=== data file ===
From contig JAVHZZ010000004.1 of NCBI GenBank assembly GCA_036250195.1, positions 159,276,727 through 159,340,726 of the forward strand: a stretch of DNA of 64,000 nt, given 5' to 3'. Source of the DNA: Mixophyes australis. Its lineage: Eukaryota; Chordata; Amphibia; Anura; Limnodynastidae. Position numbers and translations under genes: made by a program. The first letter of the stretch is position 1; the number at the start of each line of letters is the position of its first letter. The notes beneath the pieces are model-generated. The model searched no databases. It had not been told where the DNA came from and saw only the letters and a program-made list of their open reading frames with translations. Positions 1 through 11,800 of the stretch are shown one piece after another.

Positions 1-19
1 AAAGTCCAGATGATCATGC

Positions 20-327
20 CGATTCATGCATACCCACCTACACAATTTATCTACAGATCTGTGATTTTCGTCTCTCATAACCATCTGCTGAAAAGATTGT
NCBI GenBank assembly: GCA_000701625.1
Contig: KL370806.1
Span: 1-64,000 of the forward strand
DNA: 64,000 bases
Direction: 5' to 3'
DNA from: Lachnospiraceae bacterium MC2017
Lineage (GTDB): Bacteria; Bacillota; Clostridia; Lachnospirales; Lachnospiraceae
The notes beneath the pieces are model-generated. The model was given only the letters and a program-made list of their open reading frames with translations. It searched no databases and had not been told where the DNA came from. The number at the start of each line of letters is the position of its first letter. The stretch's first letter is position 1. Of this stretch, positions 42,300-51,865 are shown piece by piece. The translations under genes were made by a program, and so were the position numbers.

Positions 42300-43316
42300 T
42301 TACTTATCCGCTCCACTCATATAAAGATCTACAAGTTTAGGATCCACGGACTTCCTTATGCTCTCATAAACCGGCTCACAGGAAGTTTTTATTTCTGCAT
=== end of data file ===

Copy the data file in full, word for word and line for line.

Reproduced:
From contig JAVHZZ010000004.1 of NCBI GenBank assembly GCA_036250195.1, positions 159,276,727 through 159,340,726 of the forward strand: a stretch of DNA of 64,000 nt, given 5' to 3'. Source of the DNA: Mixophyes australis. Its lineage: Eukaryota; Chordata; Amphibia; Anura; Limnodynastidae. Position numbers and translations under genes: made by a program. The first letter of the stretch is position 1; the number at the start of each line of letters is the position of its first letter. The notes beneath the pieces are model-generated. The model searched no databases. It had not been told where the DNA came from and saw only the letters and a program-made list of their open reading frames with translations. Positions 1 through 11,800 of the stretch are shown one piece after another.

Positions 1-19
1 AAAGTCCAGATGATCATGC

Positions 20-327
20 CGATTCATGCATACCCACCTACACAATTTATCTACAGATCTGTGATTTTCGTCTCTCATAACCATCTGCTGAAAAGATTGT
NCBI GenBank assembly: GCA_000701625.1
Contig: KL370806.1
Span: 1-64,000 of the forward strand
DNA: 64,000 bases
Direction: 5' to 3'
DNA from: Lachnospiraceae bacterium MC2017
Lineage (GTDB): Bacteria; Bacillota; Clostridia; Lachnospirales; Lachnospiraceae
The notes beneath the pieces are model-generated. The model was given only the letters and a program-made list of their open reading frames with translations. It searched no databases and had not been told where the DNA came from. The number at the start of each line of letters is the position of its first letter. The stretch's first letter is position 1. Of this stretch, positions 42,300-51,865 are shown piece by piece. The translations under genes were made by a program, and so were the position numbers.

Positions 42300-43316
42300 T
42301 TACTTATCCGCTCCACTCATATAAAGATCTACAAGTTTAGGATCCACGGACTTCCTTATGCTCTCATAAACCGGCTCACAGGAAGTTTTTATTTCTGCAT